How on earth does anybody “lose” a full album by John Coltrane and his Classic Quartet, a Bob Thiele production no less? This was a group whose every performance, every collective decision, was precious. Thankfully, this monumental oopsy-daisy has been corrected, over half a century later. Restored from reels found in the archives of Coltrane’s first wife Juanita Naima, Both Directions At Once: The Lost Album is a wonderful addition to one of music’s most wonderful catalogs.
Whatever the reason, Coltrane and Thiele never returned to these March, 1963 recordings, cut several months after the sessions for Ballads, and the day before they made the beloved John Coltrane & Johnny Hartman. In contrast to those more commercially directed recordings, this feels like a snapshot of where the Quartet is really at, at this juncture in ’63. As its title suggests, you can hear Coltrane simultaneously reaching deeper into black American musical tradition, and trying to forge a new path forward, that went beyond the limits of that tradition.
The tantalizingly titled “Untitled 11383” and “Untitled 11386” are believed to be be unique Coltrane compositions, that have never been heard before. While neither one will substantially change your mind about this group and its capabilities, now that we have these tunes in the canon, it’s hard to imagine life without them. “11386” features Elvin Jones playing with a Latin flair, something we don’t hear on records nearly often enough. And the slippery bass & drum workout on “11383” alone makes its discovery a cause for celebration.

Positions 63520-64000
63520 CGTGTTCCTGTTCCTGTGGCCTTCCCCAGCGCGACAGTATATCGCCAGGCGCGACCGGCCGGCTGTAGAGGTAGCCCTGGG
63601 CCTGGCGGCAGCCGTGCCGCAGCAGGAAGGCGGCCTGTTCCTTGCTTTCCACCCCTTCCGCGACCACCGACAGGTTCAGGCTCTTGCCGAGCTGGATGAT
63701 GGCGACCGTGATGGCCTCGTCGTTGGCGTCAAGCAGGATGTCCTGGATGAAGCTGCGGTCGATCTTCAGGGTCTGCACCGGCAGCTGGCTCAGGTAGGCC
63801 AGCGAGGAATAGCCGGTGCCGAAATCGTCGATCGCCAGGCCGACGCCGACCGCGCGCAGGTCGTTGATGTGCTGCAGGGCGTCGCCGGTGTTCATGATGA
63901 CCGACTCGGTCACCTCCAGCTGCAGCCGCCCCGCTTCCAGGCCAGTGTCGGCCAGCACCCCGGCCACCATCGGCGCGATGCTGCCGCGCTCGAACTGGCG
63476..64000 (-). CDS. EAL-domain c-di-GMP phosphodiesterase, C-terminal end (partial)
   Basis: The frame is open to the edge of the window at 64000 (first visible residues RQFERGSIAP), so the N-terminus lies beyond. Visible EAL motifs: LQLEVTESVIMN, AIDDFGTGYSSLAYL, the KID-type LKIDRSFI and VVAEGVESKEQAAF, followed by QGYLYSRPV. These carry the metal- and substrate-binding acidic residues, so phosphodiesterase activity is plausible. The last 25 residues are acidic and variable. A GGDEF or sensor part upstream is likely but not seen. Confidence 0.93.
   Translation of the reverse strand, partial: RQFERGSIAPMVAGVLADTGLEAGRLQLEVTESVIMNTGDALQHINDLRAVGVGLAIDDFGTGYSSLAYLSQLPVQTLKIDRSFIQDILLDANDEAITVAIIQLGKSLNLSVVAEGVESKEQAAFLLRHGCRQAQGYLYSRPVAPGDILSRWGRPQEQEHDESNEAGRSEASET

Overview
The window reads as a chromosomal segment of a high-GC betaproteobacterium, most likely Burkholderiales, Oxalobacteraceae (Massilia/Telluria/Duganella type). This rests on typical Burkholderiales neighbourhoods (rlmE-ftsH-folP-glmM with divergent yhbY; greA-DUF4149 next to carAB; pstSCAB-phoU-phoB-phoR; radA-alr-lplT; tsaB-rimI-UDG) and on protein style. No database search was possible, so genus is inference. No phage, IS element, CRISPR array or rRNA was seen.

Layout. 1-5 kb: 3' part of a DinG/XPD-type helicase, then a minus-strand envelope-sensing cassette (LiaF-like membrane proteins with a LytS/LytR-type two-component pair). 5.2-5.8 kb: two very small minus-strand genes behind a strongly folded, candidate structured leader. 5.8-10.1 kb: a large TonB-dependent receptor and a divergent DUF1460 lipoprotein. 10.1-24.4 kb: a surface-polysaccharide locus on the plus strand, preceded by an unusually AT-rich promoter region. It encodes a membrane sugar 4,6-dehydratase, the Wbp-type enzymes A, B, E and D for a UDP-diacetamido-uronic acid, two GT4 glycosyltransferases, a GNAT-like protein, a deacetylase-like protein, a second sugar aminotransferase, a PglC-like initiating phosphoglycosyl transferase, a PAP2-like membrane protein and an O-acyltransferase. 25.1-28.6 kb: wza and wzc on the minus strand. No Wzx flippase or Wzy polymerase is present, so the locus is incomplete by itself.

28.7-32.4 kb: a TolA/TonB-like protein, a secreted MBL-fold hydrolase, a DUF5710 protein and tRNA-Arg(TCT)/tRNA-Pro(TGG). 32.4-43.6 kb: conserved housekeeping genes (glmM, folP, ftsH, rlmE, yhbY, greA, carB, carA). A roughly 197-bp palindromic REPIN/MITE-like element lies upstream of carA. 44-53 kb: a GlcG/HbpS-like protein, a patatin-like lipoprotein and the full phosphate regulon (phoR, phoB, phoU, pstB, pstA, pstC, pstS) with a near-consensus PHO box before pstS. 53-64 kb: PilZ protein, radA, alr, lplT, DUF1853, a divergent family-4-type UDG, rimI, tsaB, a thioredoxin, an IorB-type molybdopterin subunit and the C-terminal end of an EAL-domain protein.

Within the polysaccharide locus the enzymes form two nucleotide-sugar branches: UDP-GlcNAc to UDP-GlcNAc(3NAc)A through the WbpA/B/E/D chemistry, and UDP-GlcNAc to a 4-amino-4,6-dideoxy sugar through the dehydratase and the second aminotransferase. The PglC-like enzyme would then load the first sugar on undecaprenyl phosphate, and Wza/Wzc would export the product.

Pianist McCoy Tyner sits out kind of a lot, most noticeably on “Impressions” and much of “Slow Blues”, where he appears seemingly out of nowhere at the end of the sax solo. Coltrane wants to see what happens when one harmonic element is reduced or removed, allowing the remaining ones to take over the world.
It’s not necessarily tragic that things transpired the way they did. Coltrane and the Quartet would get studio versions of “Nature Boy”, “Valia” and “One Down One Up” that match or surpass these. And the studio versions of “Impressions” heard here (versions, plural, if you have the Deluxe edition) are truly no match for the live take that was ultimately released. But nevertheless, it’s a great experience to wake up into a world where there is slightly more John Coltrane Classic Quartet studio material available for the listening and the pondering, than was available yesterday.